Fact Check: Dietary Supplement Measure Would NOT Ban ALL Non-FDA-Approved Supplements, Would Not Ban Herbs

Fact Check

  • by: Courtney Kealy
Fact Check: Dietary Supplement Measure Would NOT Ban ALL Non-FDA-Approved Supplements, Would Not Ban Herbs No FDA Ban

Will the proposed Dietary Supplement Listing Act of 2022 ban all non-Food and Drug Administration (FDA)-approved supplements and ban all herbs? No that's not true: Senate Bill 4090 doesn't give the FDA more power. The bill would make ingredient lists available and require any supplements sold across state lines to be registered with the FDA.

The claim appeared in an Instagram post with a video on October 27, 2022. The in-video text referenced "Bill S 4090" and the caption with the video read:

PLEASE LISTEN AND WATCH UNTIL END. We couldn't post whole video because it cut off. And we probably won't leave this video up for long.

This is serious you guys. Please be aware of what may become something. DO NOT IGNORE. Please stock up on as much herbs as you can just IN CASE.

WAKE UP!! PLEASE πŸ˜’ I'm trying to teach you guys. Learn as much information as you can. WERE IN TROUBLE here. Get your bodies healthy, start taking sea moss, herbs and heal yourself. This is getting out of control.

This is what it looked like at the time of writing:

Screen Shot 2022-10-28 at 2.54.45 PM.png

(Image source: Instagram screenshot taken on Fri Oct 28 19:54:45 2022 UTC)

The bill is about transparency, according to a press release by co-sponsor Dick Durbin, and making more information available to consumers about dietary supplements and herbs. The summary of the measure says:

... the responsible person must register with the FDA specified information about each dietary supplement to be offered for sale, including (1) a list of all ingredients required by regulation to appear on the label; (2) the conditions of use; (3) any warnings and precautions; (4) certain claims characterizing the relationship between certain nutrients in the supplement and a disease or a health-related condition; (5) the responsible person's contact information; and (6) the locations where the supplement is manufactured, packaged, labeled, or held.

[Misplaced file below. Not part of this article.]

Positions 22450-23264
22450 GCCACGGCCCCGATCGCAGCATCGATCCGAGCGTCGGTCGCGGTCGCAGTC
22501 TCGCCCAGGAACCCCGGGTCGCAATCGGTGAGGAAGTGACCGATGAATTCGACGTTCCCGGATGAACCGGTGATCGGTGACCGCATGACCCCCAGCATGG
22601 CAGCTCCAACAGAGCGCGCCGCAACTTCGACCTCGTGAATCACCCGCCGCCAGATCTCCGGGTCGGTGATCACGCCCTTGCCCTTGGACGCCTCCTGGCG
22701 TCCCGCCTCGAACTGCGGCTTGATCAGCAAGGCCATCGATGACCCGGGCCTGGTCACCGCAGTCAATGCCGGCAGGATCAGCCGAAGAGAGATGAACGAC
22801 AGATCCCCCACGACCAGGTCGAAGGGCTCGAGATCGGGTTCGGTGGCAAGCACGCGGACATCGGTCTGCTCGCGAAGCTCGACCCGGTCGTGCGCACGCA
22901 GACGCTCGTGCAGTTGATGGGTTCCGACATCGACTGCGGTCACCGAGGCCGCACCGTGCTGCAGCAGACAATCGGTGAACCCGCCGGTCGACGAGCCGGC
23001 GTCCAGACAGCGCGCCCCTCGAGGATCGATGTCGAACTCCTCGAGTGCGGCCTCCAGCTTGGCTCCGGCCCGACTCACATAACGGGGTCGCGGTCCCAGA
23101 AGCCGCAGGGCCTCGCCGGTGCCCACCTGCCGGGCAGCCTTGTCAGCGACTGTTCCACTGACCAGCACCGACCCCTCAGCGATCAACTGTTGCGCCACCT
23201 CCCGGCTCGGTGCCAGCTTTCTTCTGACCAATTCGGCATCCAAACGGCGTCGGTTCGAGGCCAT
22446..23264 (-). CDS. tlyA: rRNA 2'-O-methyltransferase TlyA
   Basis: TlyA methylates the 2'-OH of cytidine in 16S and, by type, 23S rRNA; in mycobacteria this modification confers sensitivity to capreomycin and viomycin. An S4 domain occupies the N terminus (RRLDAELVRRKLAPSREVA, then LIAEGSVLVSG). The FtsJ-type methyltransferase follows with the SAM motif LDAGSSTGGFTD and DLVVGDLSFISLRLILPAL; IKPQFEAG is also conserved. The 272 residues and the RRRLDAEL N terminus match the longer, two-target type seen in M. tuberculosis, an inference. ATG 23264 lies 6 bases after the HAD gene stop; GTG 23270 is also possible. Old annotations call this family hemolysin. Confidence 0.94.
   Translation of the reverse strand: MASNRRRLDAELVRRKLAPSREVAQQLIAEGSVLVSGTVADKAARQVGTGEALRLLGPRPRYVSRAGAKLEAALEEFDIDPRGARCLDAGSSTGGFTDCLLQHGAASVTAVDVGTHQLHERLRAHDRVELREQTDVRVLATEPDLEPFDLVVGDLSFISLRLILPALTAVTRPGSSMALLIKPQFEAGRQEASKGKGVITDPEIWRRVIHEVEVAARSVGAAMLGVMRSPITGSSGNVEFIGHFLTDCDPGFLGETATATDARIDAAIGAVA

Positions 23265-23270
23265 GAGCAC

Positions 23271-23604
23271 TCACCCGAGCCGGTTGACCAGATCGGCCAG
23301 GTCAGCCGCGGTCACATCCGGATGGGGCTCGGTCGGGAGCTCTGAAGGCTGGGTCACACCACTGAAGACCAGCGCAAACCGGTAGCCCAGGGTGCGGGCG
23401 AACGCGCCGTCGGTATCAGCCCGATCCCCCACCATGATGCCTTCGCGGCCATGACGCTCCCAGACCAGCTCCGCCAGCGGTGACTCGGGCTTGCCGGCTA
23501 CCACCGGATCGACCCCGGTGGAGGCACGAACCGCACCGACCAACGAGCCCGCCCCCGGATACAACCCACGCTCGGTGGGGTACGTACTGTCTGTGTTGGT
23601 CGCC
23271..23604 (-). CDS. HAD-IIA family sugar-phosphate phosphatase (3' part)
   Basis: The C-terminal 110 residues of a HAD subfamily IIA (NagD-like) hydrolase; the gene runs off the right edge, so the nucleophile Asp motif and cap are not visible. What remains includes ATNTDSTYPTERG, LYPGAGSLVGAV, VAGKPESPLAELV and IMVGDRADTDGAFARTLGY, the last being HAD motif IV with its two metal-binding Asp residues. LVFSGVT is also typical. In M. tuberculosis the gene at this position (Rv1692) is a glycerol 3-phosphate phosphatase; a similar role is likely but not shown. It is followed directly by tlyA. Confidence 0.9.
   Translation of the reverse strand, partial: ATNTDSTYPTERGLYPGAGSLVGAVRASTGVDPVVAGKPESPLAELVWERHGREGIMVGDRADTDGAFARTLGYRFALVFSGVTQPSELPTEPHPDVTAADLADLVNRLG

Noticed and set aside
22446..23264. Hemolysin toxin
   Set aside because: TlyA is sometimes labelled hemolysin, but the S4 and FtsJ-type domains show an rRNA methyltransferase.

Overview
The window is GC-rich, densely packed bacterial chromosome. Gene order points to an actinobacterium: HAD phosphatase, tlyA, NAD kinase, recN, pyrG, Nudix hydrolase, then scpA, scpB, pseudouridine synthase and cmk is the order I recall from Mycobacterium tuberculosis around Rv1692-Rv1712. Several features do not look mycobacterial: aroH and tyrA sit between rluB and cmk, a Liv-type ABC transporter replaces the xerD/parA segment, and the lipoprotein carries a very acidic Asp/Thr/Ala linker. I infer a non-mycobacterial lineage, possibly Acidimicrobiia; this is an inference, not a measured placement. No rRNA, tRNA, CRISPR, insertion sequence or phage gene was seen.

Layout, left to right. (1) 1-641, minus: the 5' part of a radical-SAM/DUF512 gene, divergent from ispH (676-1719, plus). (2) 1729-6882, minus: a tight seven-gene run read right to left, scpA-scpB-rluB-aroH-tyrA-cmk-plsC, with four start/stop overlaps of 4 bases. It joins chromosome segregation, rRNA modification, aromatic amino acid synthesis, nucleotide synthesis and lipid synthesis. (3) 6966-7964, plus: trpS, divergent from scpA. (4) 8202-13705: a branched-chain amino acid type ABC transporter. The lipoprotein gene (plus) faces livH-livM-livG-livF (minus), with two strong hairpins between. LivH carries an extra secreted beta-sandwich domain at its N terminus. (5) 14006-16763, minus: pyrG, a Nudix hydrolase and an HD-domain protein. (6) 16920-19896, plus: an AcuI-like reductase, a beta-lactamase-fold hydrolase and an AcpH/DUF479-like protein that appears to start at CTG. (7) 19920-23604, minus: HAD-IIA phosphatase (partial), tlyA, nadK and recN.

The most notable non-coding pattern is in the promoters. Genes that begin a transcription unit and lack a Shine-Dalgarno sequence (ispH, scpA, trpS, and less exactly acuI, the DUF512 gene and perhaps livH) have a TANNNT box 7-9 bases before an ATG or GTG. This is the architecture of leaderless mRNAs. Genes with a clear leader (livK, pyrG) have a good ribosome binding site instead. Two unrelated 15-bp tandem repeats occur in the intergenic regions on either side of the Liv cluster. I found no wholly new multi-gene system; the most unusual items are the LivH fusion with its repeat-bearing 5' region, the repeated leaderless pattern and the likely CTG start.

For a supplement that is offered for sale on the date that is 18 months after this bill's enactment (the effective date), the responsible person must submit the required information to the FDA no later than 60 days after the effective date. A supplement that is not offered for sale on the effective date may not be offered for sale until the responsible person has submitted the required information.

The FDA must establish a system that provides a unique identifier for each registered dietary supplement and a publicly accessible electronic database that allows a user to obtain certain information about a registered supplement.

Similar to regulations that govern products categorized as food, the bill would require anyone seeking to sell products categorized as dietary supplements to register various pieces of information with the FDA such as the ingredients, the specific health-related claims being made, any warnings and precaution labels and information about the manufacturer of the product.

FDA approval is not required of each product, as a condition of sale and, contrary to some online claims, the bill would not re-designate herbal supplements as drugs."

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  Courtney Kealy

Courtney Kealy is a writer and fact-checker at Lead Stories. A graduate of Columbia University’s School of Journalism, she specializes in national and foreign affairs with more than two decades experience in the Middle East. Her work has appeared on FOX News, AlJazeera America, ABC News, the New York Times, Marie Claire, Time and Newsweek.

Read more about or contact Courtney Kealy

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